You should in the first instance report a crime to the police.
You can do this in a number of ways:
Emergency: In an emergency dial 999 or 18000 for textphone users. An emergency is where serious injury has been caused or a crime is in progress and suspects are at the scene.
Emergency SMS text service: The police operate an emergency SMS text message registration scheme to help those with certain disabilities contact them in an emergency. This service also enables the police to pass on requests for assistance to the fire and ambulance services. The service is only available to pre-registered users who have completed an application form (further details and an application form are available on the police website http://www.psni.police.uk).
Non-Emergency: Where the incident is not urgent telephone 101.
Hate crime: Where the incident is not urgent telephone 101, then dial 2.
This is in addition to the other ways of reporting the crime set out in this section.
Third party reporting: If you really do not want to or cannot report the crime yourself, someone else can report it for you, such as a family member or voluntary organisation. They would make the initial contact with the police. You would still be involved later in the proceedings.
Call at your local police station: Where the incident is not urgent you may also report it at your local police station, during opening hours.
The crime may also be reported in the following ways:
Crimestoppers: If you do not want to give your name you can report a crime anonymously by calling the freephone Crimestoppers charity helpline on 0800 555 111. This service is not part of the police.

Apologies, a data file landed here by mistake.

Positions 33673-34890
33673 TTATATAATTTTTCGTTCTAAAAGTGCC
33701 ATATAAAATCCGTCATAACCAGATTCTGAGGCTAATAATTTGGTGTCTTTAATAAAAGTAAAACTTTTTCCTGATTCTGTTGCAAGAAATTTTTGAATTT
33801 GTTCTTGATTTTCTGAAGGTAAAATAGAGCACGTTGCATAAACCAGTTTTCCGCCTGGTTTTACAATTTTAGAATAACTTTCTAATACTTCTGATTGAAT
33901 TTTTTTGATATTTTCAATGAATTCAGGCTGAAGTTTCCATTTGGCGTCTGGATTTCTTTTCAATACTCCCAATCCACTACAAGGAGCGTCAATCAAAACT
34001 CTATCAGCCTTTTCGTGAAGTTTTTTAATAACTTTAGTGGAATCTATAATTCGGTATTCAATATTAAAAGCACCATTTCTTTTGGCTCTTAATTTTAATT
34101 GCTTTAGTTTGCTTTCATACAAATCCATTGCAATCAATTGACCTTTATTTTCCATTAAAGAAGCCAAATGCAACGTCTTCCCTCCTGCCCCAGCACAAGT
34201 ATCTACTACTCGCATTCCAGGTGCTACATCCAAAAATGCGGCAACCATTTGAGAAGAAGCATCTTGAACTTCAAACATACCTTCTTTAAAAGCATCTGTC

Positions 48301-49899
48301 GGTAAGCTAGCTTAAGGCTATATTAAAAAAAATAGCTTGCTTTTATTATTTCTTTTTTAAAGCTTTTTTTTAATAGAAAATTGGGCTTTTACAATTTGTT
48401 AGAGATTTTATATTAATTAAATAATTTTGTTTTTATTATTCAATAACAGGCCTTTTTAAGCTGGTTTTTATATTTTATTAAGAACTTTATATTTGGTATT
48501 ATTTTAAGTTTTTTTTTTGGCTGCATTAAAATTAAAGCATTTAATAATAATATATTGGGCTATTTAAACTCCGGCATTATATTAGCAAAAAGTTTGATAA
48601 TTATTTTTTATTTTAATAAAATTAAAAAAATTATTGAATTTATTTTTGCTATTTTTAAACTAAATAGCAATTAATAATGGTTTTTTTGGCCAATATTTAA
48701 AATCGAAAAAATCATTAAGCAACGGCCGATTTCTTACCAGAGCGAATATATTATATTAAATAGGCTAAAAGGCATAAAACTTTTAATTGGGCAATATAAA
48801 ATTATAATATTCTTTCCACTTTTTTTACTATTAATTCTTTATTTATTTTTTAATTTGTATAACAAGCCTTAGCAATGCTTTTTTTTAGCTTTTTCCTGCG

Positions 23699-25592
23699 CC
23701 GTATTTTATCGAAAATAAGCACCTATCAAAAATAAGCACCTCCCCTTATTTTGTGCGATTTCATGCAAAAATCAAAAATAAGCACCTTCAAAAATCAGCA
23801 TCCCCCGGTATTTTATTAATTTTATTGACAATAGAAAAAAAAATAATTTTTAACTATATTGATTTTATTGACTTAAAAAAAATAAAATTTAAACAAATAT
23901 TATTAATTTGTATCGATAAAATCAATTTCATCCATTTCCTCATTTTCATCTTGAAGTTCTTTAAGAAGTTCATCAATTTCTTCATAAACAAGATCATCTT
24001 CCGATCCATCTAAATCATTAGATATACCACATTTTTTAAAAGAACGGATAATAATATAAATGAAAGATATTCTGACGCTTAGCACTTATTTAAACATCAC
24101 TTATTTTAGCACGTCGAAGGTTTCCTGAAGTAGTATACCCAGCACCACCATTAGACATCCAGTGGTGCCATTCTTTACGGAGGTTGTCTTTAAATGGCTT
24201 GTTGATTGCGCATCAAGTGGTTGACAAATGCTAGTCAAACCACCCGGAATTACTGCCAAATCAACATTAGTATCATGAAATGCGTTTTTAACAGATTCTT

Harbour or Airport incident: Where the incident has occurred within the grounds of Belfast International Airport or Belfast Harbour you should contact Belfast International Airport Constabulary on 028 9448 4400 (extension 4412)/Mobile 077 1081 9183 or Belfast Harbour Police on 028 9055 3000. Where a major or serious incident such as murder, an act of terrorism or armed robbery has occurred these can also be reported to the Police Service of Northern Ireland. Incidents at Belfast City Airport will be dealt with by the Police Service of Northern Ireland, through the contact numbers above.
Police Ombudsman: If you believe that a crime has been committed by a police officer you should report it to the Police Ombudsman who will investigate and may make recommendations to the Director of Public Prosecutions for criminal prosecution.
If you are a victim of crime you are entitled to be informed by the police of the following information and to have the reasons explained to you without unnecessary delay of a suspect being:
You are entitled to be informed by the police of the following information without unnecessary delay of the police receiving it:
Victims and witnesses are not parties to criminal proceedings and are therefore not eligible for legal aid in Northern Ireland.
If you are required to attend court to give evidence you may have to pay for aspects like your travel. You can apply to have this money paid back. This is subject to time limits for claiming money back and standard rates for travel and subsistence costs, as well as maximum daily amounts for loss of earnings. Expenses are not paid for making a statement to the police about the criminal offence.